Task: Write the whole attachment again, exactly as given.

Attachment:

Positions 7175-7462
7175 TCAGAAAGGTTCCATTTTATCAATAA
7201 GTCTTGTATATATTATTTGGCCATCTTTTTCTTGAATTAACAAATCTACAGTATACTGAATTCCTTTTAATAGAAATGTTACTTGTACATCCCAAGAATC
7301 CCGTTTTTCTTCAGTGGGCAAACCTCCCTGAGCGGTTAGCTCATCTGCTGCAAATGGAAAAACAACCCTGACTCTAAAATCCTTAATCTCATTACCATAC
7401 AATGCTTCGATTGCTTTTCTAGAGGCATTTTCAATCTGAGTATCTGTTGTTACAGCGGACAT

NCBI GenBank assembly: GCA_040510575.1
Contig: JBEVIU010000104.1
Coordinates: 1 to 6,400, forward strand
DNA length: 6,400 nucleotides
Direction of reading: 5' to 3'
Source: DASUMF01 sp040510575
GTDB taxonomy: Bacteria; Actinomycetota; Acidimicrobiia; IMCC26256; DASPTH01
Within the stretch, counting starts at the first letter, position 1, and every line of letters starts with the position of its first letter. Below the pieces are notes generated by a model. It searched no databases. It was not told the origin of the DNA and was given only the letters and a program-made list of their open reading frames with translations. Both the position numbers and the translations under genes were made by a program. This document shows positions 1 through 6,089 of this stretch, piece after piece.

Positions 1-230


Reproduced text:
Positions 7175-7462
7175 TCAGAAAGGTTCCATTTTATCAATAA
7201 GTCTTGTATATATTATTTGGCCATCTTTTTCTTGAATTAACAAATCTACAGTATACTGAATTCCTTTTAATAGAAATGTTACTTGTACATCCCAAGAATC
7301 CCGTTTTTCTTCAGTGGGCAAACCTCCCTGAGCGGTTAGCTCATCTGCTGCAAATGGAAAAACAACCCTGACTCTAAAATCCTTAATCTCATTACCATAC
7401 AATGCTTCGATTGCTTTTCTAGAGGCATTTTCAATCTGAGTATCTGTTGTTACAGCGGACAT

NCBI GenBank assembly: GCA_040510575.1
Contig: JBEVIU010000104.1
Coordinates: 1 to 6,400, forward strand
DNA length: 6,400 nucleotides
Direction of reading: 5' to 3'
Source: DASUMF01 sp040510575
GTDB taxonomy: Bacteria; Actinomycetota; Acidimicrobiia; IMCC26256; DASPTH01
Within the stretch, counting starts at the first letter, position 1, and every line of letters starts with the position of its first letter. Below the pieces are notes generated by a model. It searched no databases. It was not told the origin of the DNA and was given only the letters and a program-made list of their open reading frames with translations. Both the position numbers and the translations under genes were made by a program. This document shows positions 1 through 6,089 of this stretch, piece after piece.

Positions 1-230